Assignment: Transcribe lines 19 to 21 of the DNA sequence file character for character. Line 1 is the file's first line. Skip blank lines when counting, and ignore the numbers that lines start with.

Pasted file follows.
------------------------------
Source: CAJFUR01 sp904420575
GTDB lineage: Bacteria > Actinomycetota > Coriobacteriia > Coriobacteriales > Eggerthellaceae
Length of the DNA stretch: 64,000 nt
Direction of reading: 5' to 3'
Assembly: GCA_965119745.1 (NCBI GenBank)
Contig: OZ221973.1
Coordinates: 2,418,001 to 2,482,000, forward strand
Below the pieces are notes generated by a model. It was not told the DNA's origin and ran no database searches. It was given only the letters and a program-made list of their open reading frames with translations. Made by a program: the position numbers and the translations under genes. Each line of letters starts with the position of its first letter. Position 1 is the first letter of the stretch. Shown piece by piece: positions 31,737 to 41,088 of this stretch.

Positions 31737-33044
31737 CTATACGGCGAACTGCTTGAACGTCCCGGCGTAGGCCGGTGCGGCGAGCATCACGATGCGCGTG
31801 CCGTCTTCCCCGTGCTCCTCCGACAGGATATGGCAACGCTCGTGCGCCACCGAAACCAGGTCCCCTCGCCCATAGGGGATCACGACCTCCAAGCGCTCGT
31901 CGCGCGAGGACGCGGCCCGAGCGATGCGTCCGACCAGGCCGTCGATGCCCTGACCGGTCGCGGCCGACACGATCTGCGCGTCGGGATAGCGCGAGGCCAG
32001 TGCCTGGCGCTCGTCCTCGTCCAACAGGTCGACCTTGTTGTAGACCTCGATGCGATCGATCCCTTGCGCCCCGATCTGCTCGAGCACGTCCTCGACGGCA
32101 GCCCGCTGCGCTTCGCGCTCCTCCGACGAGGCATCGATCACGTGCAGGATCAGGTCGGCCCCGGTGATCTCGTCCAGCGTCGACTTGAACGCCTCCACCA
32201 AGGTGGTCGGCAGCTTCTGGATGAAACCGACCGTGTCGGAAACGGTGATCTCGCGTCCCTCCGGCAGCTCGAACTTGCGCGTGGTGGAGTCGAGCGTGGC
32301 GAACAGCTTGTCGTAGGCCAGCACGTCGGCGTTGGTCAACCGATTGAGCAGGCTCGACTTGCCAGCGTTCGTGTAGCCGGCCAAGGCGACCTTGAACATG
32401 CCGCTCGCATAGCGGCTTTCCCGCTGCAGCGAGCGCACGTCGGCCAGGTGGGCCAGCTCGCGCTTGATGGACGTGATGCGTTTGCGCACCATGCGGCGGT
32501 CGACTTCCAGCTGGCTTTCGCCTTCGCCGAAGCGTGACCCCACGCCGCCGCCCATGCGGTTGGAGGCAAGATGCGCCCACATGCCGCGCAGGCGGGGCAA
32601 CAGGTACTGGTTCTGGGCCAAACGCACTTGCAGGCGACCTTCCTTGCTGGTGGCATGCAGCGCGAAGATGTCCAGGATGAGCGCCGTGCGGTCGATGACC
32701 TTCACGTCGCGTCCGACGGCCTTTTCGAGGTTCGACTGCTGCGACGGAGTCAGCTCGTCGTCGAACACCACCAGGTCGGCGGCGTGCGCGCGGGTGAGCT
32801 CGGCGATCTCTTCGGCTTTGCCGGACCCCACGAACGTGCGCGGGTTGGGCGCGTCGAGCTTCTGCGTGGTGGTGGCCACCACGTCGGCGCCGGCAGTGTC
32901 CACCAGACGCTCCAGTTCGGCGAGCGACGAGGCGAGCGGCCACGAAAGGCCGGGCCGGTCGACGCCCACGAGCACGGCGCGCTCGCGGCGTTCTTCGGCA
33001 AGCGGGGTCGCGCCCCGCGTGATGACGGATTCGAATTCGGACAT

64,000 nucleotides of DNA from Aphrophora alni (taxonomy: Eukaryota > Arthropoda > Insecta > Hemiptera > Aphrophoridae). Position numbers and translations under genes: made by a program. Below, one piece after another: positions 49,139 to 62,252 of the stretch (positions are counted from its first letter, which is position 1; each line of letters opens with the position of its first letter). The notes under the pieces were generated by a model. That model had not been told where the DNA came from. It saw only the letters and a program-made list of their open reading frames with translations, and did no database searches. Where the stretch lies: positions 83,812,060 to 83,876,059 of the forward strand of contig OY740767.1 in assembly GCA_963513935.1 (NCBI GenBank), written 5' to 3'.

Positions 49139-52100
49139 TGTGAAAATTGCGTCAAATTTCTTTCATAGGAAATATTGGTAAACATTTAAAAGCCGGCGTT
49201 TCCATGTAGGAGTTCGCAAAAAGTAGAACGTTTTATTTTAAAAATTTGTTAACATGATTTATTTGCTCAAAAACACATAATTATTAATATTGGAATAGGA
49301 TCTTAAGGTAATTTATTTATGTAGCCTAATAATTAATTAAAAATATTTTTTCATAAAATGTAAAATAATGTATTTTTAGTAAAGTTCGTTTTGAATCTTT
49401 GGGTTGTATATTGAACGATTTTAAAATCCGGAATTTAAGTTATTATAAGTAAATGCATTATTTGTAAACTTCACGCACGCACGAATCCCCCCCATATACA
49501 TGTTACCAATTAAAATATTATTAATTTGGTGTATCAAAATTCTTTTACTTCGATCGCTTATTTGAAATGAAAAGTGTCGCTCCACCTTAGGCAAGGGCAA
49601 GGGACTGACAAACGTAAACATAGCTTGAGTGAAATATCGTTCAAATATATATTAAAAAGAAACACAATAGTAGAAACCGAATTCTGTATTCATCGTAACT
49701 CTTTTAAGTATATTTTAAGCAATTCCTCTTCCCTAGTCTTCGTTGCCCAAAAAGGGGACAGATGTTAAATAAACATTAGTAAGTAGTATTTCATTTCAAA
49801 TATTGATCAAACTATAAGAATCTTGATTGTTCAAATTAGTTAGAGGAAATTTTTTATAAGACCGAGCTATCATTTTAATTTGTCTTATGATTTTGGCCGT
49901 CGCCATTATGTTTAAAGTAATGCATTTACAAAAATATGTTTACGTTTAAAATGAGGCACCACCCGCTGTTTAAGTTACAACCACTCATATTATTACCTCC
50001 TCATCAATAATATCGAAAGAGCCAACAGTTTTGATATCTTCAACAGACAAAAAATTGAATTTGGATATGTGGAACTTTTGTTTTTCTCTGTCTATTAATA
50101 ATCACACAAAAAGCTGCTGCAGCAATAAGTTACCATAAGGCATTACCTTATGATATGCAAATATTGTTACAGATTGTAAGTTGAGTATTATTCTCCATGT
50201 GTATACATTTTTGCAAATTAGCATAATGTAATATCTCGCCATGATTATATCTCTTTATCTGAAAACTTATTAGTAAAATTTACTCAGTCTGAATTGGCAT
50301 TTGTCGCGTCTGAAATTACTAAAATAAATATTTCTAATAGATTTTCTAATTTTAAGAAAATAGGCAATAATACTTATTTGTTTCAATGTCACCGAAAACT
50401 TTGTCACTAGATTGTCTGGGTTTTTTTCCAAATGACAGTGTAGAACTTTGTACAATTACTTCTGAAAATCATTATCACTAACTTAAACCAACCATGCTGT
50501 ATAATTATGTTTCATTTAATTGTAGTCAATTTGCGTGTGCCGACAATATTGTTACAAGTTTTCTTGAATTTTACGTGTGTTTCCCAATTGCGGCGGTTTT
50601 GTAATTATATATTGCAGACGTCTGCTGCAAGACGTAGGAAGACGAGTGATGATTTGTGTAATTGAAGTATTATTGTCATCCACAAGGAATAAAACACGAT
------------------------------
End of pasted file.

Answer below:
32601 CAGGTACTGGTTCTGGGCCAAACGCACTTGCAGGCGACCTTCCTTGCTGGTGGCATGCAGCGCGAAGATGTCCAGGATGAGCGCCGTGCGGTCGATGACC
32701 TTCACGTCGCGTCCGACGGCCTTTTCGAGGTTCGACTGCTGCGACGGAGTCAGCTCGTCGTCGAACACCACCAGGTCGGCGGCGTGCGCGCGGGTGAGCT
32801 CGGCGATCTCTTCGGCTTTGCCGGACCCCACGAACGTGCGCGGGTTGGGCGCGTCGAGCTTCTGCGTGGTGGTGGCCACCACGTCGGCGCCGGCAGTGTC